A Reading Diary
Random House Digital, Inc., 04/02/2011
The must-have literary book of the season! Over the course of a year, the bestselling author of A History of Reading spends a month with each of his 12 favourite books, allowing us to observe both the heart of the reading experience and how life around us can be illuminated by what we read.
From June 2002 to may 2003, Alberto Manguel set out to reread twelve of the books he likes best, and to share with us, his “gentle readers,” his impressions and experiences in doing so. We travel with him as he leaves Canada to set up house in a medieval presbytery in France, visits his childhood home in Argentina and embarks on trips to various other places, always carrying a book in his hand.
The result is an immensely enjoyable collection for every lover of reading — something between an intimate diary, a collection of literary thoughts, and the best travel memoir. A Reading Diary ranges from reflections on much-loved writers — Margaret Atwood, Sir Arthur Conan Doyle, H. G. Wells, Cervantes — to seductive introductions to others about whom you will want to know more, such as Sei Shonagon and Adolfo Bioy Casares, simultaneously providing insights into the world of today, its changing seasons and pleasures, its shifting politics and wars — all illuminated by the great novel he is reading at the time.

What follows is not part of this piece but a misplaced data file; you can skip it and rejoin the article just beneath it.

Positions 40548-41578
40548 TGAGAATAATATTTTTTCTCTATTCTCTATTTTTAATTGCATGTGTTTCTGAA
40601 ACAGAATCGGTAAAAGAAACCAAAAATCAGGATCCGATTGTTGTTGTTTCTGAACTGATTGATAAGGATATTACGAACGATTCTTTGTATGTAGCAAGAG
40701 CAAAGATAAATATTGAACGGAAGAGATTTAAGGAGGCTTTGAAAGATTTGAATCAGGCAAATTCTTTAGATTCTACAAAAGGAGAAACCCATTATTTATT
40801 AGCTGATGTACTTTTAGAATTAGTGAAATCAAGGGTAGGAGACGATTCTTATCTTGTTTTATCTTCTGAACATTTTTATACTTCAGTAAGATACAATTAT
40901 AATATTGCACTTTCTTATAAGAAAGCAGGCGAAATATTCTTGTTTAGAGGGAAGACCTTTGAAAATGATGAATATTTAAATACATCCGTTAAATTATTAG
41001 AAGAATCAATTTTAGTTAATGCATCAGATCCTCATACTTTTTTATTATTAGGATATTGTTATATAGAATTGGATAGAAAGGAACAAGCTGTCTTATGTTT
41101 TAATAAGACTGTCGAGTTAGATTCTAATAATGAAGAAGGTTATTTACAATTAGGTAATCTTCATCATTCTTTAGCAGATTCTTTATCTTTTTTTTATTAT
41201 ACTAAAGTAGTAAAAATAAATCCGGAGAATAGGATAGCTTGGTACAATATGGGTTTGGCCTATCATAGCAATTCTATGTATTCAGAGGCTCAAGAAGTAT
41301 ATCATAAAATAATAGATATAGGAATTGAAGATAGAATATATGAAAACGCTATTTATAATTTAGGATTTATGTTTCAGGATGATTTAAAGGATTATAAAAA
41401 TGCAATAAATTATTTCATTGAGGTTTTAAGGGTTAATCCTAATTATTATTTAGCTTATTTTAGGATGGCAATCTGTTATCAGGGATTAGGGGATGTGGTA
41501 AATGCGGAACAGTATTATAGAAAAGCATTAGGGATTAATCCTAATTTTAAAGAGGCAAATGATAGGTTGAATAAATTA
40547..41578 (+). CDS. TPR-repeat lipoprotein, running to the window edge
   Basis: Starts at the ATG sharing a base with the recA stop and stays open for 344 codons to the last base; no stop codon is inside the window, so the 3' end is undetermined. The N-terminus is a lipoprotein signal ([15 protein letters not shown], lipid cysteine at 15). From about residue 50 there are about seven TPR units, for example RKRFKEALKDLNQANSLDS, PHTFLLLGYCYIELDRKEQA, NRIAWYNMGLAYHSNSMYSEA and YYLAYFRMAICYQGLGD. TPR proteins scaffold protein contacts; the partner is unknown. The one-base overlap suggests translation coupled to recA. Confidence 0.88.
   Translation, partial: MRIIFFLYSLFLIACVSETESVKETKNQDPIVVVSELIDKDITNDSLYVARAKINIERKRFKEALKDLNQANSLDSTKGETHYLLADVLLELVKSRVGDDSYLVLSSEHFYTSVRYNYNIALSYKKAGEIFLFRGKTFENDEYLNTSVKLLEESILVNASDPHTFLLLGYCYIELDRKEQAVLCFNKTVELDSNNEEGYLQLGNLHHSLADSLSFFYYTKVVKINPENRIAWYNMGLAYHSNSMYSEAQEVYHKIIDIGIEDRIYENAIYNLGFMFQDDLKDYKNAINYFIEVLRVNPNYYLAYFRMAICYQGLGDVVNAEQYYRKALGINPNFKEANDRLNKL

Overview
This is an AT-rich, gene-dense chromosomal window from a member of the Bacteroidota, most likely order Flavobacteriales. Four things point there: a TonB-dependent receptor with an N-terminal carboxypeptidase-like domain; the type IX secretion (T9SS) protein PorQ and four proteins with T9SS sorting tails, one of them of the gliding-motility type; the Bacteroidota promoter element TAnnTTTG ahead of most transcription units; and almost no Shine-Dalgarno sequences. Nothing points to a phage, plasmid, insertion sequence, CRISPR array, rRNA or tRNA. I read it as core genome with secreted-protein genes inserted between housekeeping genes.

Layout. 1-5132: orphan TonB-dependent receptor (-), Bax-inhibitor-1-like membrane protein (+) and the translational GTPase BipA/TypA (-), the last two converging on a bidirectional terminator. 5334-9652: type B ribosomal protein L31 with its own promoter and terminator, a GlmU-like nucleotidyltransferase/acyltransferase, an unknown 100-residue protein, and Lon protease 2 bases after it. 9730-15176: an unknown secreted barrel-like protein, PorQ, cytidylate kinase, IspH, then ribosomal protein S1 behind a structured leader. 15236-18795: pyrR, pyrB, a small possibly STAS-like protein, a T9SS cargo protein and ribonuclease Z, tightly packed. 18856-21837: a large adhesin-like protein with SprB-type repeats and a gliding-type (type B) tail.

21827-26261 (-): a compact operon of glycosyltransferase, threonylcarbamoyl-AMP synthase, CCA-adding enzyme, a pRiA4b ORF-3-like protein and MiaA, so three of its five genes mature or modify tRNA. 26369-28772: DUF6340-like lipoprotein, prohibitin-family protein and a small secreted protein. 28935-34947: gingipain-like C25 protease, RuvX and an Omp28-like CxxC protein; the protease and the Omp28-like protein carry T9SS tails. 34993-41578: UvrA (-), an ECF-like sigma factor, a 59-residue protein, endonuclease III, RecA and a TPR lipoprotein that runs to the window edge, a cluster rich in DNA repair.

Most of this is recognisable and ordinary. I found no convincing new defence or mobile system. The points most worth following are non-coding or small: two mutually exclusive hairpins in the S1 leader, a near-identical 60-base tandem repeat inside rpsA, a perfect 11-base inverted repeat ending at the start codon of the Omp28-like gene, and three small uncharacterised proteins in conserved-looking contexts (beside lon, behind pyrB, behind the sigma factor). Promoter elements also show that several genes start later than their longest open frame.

A Reading Diary is a walk through a year’s worth of best beloved books in the company of an eclectically learned friend. Touching on themes of home and wandering, memory and loss, Alberto Manguel perfectly traces the threads between our reading and our lived experience.
Excerpt from A Reading Diary:
We have been in our house in France for just over a year, and already I have to leave, to visit my family in Buenos Aires. I don’t want to go. I want to enjoy the village in summer, the garden, the house kept cool by the thick ancient walls. I want to start setting up the books on the shelves we have just had built. I want to sit in my room and work.
On the plane, I pull out a copy of Adolfo Bioy Casares’s The Invention of Morel, the tale of a man stranded on an island that is apparently inhabited by ghosts, a book I read for the first time thirty, thirty-five years ago. . . .
From the Hardcover edition.